Not long after Robbie Myers announced her exit as editor-in-chief of Elle, Nina Garcia has been named as her successor, Hearst Magazines announced Tuesday. Garcia will report to Hearst Magazines chief content officer Joanna Coles and she'll start her new role Sept. 18. Prior to Elle, Garcia served as Marie Claire's creative director since 2012. She was Marie Claire's fashion director from 2008 to 2012.
Jim Carrey attended a New York Fashion Week soiree Friday night and gave a rather head-scratching interview on the red carpet. While at the Harper's Bazaar Icons party, Carrey told E! 's Catt Sadler about how "there's no meaning to any of this" and he wanted to "find the most meaningless thing I could come to and join and here I am." The actor added, "It's completely meaningless."
The first issue of Goop magazine is here and it stars none other than founder Gwyneth Paltrow, smothered in clay mud, on the cover. The inaugural issue features a conversation with Paltrow, in which she discusses failure, alternative remedies and her first cleanse. "I remember standing in a hippie health-food store in Greenwich Village and I saw a little paperback book describing a 'master cleanse,' and I was like, 'What's that?'" she recalls.
Muck Rack makes it simple to find people, tweets, or articles that mention any name, keyword, company, hashtag etc. We've compiled this guide to help you make the most of your search.
Selecting a term
Start searching tweets, articles from media outlets, articles mentioned in tweets, journalists'
names, titles and bios with some suggested searches:
Companies or Topics (e.g. iPhone, Microsoft)
Phrases (e.g. "cloud computing") — use quotes to keep the terms together
Twitter handles (e.g. @username) — returns those who have mentioned or replied to
Names (e.g. "David Pogue")
Hashtags (e.g. #sxsw, #london2012)
Bio details (e.g. vegan, Olympics, father)
Muck Rack's Advanced Search allows for many boolean operators.
Find results that mention multiple specified terms, use AND or
+. For example, ensure each result contains both Elon Musk and Mark Zuckerberg by
searching Obama AND Romney or Obama + Romney.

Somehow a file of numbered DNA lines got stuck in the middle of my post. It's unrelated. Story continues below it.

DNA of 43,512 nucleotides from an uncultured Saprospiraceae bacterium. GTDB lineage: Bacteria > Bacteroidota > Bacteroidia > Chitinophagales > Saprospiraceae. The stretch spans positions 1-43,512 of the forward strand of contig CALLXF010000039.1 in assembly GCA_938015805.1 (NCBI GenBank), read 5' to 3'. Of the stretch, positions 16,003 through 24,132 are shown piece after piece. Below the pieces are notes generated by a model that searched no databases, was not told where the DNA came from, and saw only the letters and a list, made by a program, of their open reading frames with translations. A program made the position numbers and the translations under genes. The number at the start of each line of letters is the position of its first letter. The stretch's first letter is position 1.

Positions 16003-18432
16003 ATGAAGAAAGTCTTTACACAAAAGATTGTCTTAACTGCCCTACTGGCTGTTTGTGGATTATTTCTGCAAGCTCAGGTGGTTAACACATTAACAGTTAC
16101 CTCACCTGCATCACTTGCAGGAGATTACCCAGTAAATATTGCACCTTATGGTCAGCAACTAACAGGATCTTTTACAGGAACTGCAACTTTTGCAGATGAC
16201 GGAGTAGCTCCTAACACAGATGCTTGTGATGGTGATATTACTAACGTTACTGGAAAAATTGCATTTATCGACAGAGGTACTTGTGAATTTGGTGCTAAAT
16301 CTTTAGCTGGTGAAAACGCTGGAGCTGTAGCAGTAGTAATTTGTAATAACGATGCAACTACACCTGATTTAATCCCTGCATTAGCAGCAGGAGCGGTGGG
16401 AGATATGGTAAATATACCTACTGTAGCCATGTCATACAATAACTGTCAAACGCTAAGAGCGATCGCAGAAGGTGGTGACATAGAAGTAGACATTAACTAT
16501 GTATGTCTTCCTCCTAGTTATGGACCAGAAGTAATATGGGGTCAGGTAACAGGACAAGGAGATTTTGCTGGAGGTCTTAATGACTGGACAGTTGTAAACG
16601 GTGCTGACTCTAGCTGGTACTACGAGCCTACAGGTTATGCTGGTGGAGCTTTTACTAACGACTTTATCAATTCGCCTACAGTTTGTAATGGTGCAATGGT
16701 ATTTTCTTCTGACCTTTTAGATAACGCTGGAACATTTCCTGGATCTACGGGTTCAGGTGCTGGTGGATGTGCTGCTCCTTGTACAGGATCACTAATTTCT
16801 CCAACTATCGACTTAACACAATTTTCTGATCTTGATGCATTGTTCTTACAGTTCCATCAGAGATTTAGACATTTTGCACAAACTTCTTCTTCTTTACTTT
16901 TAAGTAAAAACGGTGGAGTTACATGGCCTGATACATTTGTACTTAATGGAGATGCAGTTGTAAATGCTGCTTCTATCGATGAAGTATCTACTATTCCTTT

Use the operators OR or , to broaden your search when you'd like either of
multiple terms to appear in results. (This is the default behavior of our search when no operators
are used.) For example, search for democrat OR republican to find results that refer to
Democrats and/or Republicans.
Use NOT or - to subtract results from your search. For
example, searching Disney will yield results about the Walt Disney Company as well as Walt Disney
World Resort. To exclude mentions of Disney World, search for Disney -World or Disney
When using one of these operators with a phrase, enclose it in quotation marks. For example, you can
find results about smartphones excluding Apple's iPhone 4S by searching smartphone -"iPhone
Exact case matching or punctuation
If you're searching for a brand name or keyword that relies on specific punctuation marks or capitalization, you can
find results that match your exact query by adding matchcase: before the keyword you're searching for, like matchcase:E*TRADE .
Use parentheses to separate multiple
boolean phrases. For example, to find journalists talking about having fun in Disney World or
Disneyland, search for ("disney world" OR disneyland) AND fun.
An asterisk can be used to search for any variation of a root word truncated by the asterisk. For example, searching for admin* will return results for administrator, administration, administer, administered, etc.
A near operator is an AND operator where you can control the distance between the words. You can vary the distance the near operation uses by adding a forward slash and number (between 0-99) such as strawberries NEAR/10 "whipped cream", which means the strawberries must exist within 10 words of "whipped cream".